Micromachined Gap Waveguide Devices

University dissertation from Chalmers University of Technology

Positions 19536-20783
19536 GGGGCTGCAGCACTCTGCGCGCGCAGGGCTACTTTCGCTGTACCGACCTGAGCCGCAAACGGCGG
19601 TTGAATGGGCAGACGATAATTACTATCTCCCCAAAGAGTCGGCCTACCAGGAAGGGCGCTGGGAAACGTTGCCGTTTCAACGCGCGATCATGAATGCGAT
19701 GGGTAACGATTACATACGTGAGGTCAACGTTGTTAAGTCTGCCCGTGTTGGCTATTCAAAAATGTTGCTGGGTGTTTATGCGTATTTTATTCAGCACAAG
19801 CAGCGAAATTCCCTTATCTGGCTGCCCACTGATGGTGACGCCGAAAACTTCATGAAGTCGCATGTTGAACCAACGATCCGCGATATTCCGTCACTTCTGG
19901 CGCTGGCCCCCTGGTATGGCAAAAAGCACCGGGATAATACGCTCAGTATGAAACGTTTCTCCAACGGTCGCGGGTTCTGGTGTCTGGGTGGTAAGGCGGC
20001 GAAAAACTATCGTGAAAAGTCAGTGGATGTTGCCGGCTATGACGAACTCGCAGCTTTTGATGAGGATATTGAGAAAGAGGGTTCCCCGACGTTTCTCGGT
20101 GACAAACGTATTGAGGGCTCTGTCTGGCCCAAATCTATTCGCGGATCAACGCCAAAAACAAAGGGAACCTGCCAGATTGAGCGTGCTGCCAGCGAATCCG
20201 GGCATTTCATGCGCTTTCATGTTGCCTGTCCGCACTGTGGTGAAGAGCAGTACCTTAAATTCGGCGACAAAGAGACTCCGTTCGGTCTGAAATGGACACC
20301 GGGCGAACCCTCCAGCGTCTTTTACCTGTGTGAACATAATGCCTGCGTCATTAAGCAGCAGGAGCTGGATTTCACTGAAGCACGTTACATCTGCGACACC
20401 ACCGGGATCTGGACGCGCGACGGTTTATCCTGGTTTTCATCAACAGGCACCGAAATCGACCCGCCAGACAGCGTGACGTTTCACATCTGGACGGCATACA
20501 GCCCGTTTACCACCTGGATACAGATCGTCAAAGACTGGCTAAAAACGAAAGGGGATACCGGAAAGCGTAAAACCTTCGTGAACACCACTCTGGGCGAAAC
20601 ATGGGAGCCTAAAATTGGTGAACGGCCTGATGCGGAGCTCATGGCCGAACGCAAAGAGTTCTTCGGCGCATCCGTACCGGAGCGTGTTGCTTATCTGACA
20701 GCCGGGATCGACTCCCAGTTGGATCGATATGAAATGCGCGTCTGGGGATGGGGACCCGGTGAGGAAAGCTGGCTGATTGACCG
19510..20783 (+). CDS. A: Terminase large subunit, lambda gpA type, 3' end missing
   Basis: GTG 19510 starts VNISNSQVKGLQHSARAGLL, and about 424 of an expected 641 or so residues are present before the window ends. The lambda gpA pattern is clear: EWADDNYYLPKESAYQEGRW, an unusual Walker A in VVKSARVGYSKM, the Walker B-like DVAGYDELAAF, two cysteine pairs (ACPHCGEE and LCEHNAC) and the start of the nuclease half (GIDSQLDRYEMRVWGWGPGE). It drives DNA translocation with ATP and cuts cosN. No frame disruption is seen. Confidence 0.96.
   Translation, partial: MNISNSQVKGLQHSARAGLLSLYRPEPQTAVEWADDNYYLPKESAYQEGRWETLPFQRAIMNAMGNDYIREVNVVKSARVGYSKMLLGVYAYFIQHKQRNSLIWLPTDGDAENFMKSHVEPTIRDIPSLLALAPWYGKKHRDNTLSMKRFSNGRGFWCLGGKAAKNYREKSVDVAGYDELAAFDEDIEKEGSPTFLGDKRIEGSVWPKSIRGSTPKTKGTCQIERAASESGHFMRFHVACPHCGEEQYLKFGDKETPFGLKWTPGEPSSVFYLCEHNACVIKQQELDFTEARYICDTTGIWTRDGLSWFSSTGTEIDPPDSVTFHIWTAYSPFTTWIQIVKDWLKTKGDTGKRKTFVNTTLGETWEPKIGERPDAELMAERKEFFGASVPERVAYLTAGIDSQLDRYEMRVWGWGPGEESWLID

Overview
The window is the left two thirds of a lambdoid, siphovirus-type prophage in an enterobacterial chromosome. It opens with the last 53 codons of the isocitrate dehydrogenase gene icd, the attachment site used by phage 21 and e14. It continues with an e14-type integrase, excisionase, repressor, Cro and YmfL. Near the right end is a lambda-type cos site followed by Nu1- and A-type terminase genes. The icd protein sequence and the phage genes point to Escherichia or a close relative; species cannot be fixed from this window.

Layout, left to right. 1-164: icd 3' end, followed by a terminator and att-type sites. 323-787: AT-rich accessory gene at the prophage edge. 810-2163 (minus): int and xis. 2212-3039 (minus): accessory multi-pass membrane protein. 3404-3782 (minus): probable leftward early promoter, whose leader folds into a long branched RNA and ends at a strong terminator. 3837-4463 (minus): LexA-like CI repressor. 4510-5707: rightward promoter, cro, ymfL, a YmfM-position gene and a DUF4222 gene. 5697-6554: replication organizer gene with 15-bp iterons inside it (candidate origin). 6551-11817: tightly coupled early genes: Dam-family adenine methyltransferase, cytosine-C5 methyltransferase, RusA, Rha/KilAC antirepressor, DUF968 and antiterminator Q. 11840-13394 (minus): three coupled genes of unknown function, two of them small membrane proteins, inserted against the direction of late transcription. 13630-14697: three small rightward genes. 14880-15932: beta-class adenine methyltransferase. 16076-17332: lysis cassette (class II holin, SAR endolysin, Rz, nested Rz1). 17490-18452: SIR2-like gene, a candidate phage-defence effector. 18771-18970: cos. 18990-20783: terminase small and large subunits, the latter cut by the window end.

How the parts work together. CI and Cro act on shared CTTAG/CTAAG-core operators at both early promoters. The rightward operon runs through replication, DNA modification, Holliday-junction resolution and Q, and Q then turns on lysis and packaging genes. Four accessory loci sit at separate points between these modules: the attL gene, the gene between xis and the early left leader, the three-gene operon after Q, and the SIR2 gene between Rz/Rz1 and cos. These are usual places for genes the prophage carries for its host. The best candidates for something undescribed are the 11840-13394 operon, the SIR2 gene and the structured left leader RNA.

Abstract: Gap waveguide technology is a new technology that is well suited for millimeter and submillimeter applications. Compared to conventional rectangular waveguides, this technology does not need any solid conductive walls to confine the wave by utilizing metamaterial surfaces such as "bed of nails" that creates an artificial magnetic conductive surface (AMC). These surfaces together with a parallel electrical conductive surface (less than l=4 apart) creates an electromagnetic stopband. By introducing a conductive ridge or groove in between the AMC, a path that allows the electromagnetic wave to propagate is presented. The wave is then confined by the AMC around it. This thesis presents gap waveguide devices with frequency ranges above 100 GHz. All devices have been micromachined and there is a focus on optimization techniques for this microfabrication. A ridge gap waveguide and a resonator for the frequency range 220-325 GHz are presented. The resonator has the purpose to evaluate the small losses at these frequencies. The initial measurements gave a loss of 0.049 dB/mm at 284 GHz which is better than a common microstripline and close to a rectangular waveguide. Imperfections when connecting to high frequency devices for measurements was noticed to be a huge problem. Therefore a pin-flange adapter was introduced. The adapter is placed between the measurement flange and the measured object. The pin-flange adapter has an AMC surface around the waveguide opening which suppresses any leakage due to gaps between it and the measured object. The pin-flange adapter with a 56 mm gap has the same performances as a standard connection with no gap and performs better than the standard connection when no screws are used to fixate the connection. Groove gap waveguides and ridge gap waveguides were fabricated for frequencies around 100 GHz by utilizing SOI wafers. The groove gap waveguide has waveguide opening dimension similar to a rectangular waveguide and therefore does not need any transition structure. The ridge gap waveguide is connected with a novel microstrip-to-ridge gap waveguide transition, thus creating a very small leakage gap. The thesis also compares silicon versus SU8 as base material when micromachining gap waveguides, specifically implemented on a ridge gap resonator for 220-325 GHz. SU8 has the benefit of a faster turnover than silicon and is a more robust and flexible material. Overall gap waveguide technology has the benefit of avoiding leakage from misalignment or gaps. The assembly becomes easier and there is less sensitivity. Micromachining enables the fabrication of high frequency gap waveguides with high precision.

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